In April of 2014, the U.S. Food and Drug Administration (F.D.A.) published a warning between hysterectomy, myomectomies, and cancer when the Morcellation Procedure is used.  The Morcellation Procedure uses a small “power saw” called a Morcellator to slice and dice the tissue. A myomectomy is a surgery performed to remove uterine fibroids (which are noncancerous masses of growth inside the uterine wall). The procedure is similar, the tissues are broken up, possibly releasing any cancerous cells into the abdominal cavity.  The F.D.A. found that 1 in 350 women undergoing these procedures have ” anunsuspected uterine sarcoma, a type of uterine cancer that includes leiomyosarcoma.” If these tissues are ruptured and/or shredded, it may spread the cancerous cells throughout her abdominal cavity.  “For this reason, and because there is no reliable method for predicting whether a woman with fibroids may have a uterine sarcoma, the FDA discourages the use of laparoscopic power morcellation during hysterectomy or myomectomy for uterine fibroids.”

The New York CBS ran this story in May 2014, which can be viewed here: http://newyork.cbslocal.com/video?autoStart=true&topVideoCatNo=default&clipId=10114650

In 2015, AETNA ended coverage of most procedures using the morcellator.  More info can be read here.  In May 2015, the FBI opened an investigation of Johnson & Johnson to see if they knew of the risks of spreading cancerous cells.  More info can be read here.  (As of April 6, 2017, I cannot find any outcome of that investigation)

A report published in 2017 found that using specific specimen bags (in this instance, the Espiner EcoSac 230) led to fewer complications or spreading of cells and no bag-breakage during procedures.

So it has been suggested:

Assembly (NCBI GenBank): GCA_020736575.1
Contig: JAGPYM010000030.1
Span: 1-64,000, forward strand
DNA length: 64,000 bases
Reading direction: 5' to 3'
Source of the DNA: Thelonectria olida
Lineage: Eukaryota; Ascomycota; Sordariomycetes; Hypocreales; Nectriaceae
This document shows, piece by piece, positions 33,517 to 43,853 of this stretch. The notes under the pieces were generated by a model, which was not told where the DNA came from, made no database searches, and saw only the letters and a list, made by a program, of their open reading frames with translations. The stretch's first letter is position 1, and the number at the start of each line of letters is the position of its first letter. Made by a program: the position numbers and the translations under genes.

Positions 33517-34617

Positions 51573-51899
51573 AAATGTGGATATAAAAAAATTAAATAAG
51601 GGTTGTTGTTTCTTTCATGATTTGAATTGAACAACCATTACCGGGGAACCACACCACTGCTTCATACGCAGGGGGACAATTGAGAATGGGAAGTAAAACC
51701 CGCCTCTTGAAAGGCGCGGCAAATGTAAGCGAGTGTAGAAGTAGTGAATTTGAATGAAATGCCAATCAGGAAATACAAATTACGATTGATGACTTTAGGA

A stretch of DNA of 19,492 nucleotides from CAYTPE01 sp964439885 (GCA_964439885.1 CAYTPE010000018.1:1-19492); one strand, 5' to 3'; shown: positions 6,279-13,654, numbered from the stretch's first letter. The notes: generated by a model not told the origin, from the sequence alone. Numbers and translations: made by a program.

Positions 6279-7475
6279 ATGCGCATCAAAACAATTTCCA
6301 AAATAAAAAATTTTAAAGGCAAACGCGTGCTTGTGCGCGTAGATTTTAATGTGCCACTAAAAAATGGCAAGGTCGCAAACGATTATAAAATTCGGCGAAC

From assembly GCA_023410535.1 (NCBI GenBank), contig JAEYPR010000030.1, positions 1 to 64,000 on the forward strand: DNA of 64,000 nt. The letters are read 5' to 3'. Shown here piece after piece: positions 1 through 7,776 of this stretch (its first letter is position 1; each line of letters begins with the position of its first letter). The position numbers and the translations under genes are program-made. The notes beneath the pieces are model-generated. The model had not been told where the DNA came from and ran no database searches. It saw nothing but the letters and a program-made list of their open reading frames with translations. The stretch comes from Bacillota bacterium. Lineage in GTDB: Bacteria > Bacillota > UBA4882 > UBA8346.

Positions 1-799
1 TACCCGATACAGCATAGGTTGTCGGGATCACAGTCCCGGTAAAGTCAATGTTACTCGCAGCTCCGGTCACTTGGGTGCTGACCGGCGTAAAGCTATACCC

1. If you have any history of uterine, ovarian, pelvic, or some sort of abdominal cancer in your family, avoid the “shredding” hysterectomy/myomectomy, known as the Morcellation Procedure.  Even if you don’t have a family history for any of these cancers, you may want to play it safe and avoid this procedure.
  2. Don’t get a hysterectomy unless absolutely necessary.
  3. If you DO need a hysterectomy or myomectomy, see if your physician can perform the vaginal hysterectomy, or conventional hysterectomy which removes the uterus as a whole, rather than breaking it down into pieces (thus avoid “freeing” the cancerous cells inside your abdominal cavity).
  4. In light of new research, also talk to your doctor about the possibility of using a contained specimen bag if you opt to use a morcellator during surgery.

Is this post meant to terrify you? NO!  It’s meant to educate you, to push you to have thorough discussions with your physician, to educate you to ask these types of situations. I learned SO much today, and thank my Reader who prompted this topic.  Always, always, allllways have deep, intimate, and long talks with your physician.  It’s what we’re paying them for…

**Updated 4/6/17**

Resources:

AETNA

CBS News

Journal of the Society of Laparoendoscopic Surgeons

New York CBS News

The Telegraph

U.S. Food and Drug Administration

*Sunday is “Reader’s Choice” where my readers, friends, and family get to suggest a topic.  Today’s topic came from my friend, who shall remain anonymous, “There is a laproscopic procedure where they shred the uterus to remove it, and there are issues with cancer being spread throughout the abdomen by this if there is any cancer in the uterus.” So let the research began!  Again, I am a layman.  I do not hold any college degrees, nor mastery of knowledge.  Please take what I say with a grain of salt.  If curious, do your own research 😉 Validate my writings.  Or challenge them.  And ALWAYS feel free to consult with your physician. Always.  Yours ~ Lisa

A sit down with my Gyno

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So today was my last Liquid Crazy injection (yay!!!) and I also had a chance to sit down with my gynecologist/Endo surgeon to discuss future treatment and ask my giant list of questions.

I wanted to share the answers with you.  Please now that these are answers for me from my physician.  If you have similar questions, I encourage you to talk to your doctor. Your situation may be different than mine. Your doctor’s opinions may vary from mine.

But I do feel a lot better.  And since some of you helped me develop my list of questions, I wanted to share the answers with you guys!

  • How long until the Lupron Depot is out of my system? I know the medication is supposed to last one month, but when will the side effects go away?
    • It should be out of my system in 1 – 1.5 months. Maybe 2.
  • I have about 35 Northindrone pills left (5 in current prescription; 30 for next month).  Shall I continue to take them each day until gone?
    • As soon as I start taking birth control pills, stop taking the Norethindrone.